Author Review: Charles M. Schulz

We know Charles M. Schulz best as the creator of the “Peanuts” comic strip. I thought it would be interesting to take a closer look into the life of this highly talented man.

As a child, he was moved up two half-grades, and became the youngest in his class when he reached high school. He was fairly shy and isolated, perhaps because of this age difference, but also perhaps because of a natural tendency. Discovering a talent, he began taking correspondence courses in art.

In 1943, he was drafted into the Army and was sent to Europe to serve his country as an infantry squad leader. When he returned, he was given a job as an art instructor with the same company he took his own art lessons from. He decided to focus on cartooning, and his first published drawings were published in Ripley’s Believe it or Not!

His first series was “Li’l Folks,” where he introduced the character of Charlie Brown. It wasn’t until 1950, however, that the “Peanuts” gang as we know them today made their appearance. He based “Charlie Brown” on a co-worker at the art school, and “The Little Red-haired Girl” was a woman with whom he had a relationship, who turned down his marriage proposal but remained his friend throughout his life.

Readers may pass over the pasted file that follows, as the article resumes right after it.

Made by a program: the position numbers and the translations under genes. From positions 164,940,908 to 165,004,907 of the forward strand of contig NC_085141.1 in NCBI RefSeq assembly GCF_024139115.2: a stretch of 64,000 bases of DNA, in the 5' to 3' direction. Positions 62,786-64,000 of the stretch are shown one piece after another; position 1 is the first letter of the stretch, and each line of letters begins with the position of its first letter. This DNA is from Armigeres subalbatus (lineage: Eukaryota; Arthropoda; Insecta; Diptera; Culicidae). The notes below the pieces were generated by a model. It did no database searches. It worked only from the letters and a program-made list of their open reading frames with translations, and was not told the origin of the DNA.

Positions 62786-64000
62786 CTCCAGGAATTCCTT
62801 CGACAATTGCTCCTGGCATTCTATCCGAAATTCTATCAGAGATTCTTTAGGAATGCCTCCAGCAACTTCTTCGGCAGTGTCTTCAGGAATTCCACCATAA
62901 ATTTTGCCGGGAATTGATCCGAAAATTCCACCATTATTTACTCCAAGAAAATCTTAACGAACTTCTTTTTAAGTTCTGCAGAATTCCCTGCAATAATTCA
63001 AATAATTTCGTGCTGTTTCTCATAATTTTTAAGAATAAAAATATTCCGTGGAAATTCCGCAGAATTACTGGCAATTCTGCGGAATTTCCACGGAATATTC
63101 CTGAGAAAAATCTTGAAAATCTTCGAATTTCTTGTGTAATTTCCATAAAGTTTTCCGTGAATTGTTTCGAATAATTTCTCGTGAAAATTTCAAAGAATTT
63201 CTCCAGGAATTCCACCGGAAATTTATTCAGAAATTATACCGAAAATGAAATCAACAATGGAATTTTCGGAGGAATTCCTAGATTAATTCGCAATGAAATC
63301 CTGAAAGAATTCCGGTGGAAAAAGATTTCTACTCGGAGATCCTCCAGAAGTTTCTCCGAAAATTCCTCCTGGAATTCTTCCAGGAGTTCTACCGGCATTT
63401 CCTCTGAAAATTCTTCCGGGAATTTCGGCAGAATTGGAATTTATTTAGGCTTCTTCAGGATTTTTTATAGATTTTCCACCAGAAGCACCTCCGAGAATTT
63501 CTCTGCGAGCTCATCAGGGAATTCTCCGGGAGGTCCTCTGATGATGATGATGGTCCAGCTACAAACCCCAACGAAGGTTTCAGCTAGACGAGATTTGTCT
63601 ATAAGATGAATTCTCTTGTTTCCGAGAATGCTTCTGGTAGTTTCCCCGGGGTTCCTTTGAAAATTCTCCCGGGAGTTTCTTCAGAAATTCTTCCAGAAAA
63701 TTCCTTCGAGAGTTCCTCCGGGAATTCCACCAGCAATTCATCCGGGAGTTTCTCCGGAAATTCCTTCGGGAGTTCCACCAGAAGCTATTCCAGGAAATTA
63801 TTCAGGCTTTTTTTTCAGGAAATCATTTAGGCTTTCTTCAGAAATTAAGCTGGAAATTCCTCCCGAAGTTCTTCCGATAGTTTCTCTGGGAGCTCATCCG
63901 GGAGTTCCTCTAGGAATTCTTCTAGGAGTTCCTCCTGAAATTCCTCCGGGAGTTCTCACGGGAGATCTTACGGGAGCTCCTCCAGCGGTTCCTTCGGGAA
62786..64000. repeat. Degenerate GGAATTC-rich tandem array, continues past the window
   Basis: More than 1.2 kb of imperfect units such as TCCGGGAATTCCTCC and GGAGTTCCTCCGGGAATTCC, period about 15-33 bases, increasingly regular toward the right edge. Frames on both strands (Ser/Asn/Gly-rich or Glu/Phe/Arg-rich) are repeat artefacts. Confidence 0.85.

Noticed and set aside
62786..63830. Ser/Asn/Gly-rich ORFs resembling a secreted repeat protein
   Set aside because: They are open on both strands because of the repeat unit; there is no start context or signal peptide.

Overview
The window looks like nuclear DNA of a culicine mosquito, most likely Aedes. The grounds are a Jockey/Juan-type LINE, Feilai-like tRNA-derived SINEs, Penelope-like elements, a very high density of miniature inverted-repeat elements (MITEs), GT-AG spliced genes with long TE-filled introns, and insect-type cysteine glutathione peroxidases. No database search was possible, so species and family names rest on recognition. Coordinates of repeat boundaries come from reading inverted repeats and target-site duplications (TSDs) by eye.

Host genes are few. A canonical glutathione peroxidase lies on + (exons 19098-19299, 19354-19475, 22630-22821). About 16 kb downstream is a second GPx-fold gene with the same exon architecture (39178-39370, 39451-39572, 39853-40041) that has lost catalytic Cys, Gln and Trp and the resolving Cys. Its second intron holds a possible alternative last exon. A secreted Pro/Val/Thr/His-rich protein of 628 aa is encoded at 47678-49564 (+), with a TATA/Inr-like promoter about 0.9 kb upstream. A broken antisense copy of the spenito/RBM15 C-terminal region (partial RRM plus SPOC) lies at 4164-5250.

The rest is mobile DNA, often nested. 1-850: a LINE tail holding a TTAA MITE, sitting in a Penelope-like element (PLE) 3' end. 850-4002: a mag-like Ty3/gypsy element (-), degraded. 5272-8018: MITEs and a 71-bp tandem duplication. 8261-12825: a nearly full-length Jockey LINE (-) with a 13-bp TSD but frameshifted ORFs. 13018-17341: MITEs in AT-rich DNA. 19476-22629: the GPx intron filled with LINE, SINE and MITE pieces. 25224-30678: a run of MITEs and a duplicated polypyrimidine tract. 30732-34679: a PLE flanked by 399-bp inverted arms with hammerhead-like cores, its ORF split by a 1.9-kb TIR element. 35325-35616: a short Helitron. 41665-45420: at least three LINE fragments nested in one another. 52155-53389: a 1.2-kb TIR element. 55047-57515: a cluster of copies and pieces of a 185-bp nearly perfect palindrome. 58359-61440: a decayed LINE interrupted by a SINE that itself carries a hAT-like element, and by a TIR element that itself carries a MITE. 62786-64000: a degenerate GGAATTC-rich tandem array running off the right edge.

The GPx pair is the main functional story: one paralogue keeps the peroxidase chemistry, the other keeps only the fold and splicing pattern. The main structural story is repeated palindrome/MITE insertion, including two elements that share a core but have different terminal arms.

Charlie Brown represents the underdog, the “everyman” in all of us. He has a naturally pessimistic outlook and is buoyed up by his optimistic, imaginative, and highly talented dog, Snoopy, a beagle. His little sister, Sally, is sweet but underfoot, and his best friend Linus has a permanent attachment to his security blanket. My favorite character is Lucy, Linus’s older sister. She’s very sure of herself, is a bit bossy, and has an outrageously overinflated sense of her own importance.

In 1999, Schulz had a stroke, and was later diagnosed with colon cancer. It was only at this time that he retired, the comic having run constantly all that time. He died of a heart attack, however, and not the cancer, in February of 2000. His influence on the world has been sadly missed.

He was awarded with a Congressional Gold Medal, has a star on the Hollywood Walk of Fame, and was granted the Silver Buffalo from the Boy Scouts, the highest honor they can give, among other prestigious awards. The Sonoma County airport also changed its name to become the Charles M. Schulz airport, and features a large picture of Snoopy flying his doghouse through the skies.

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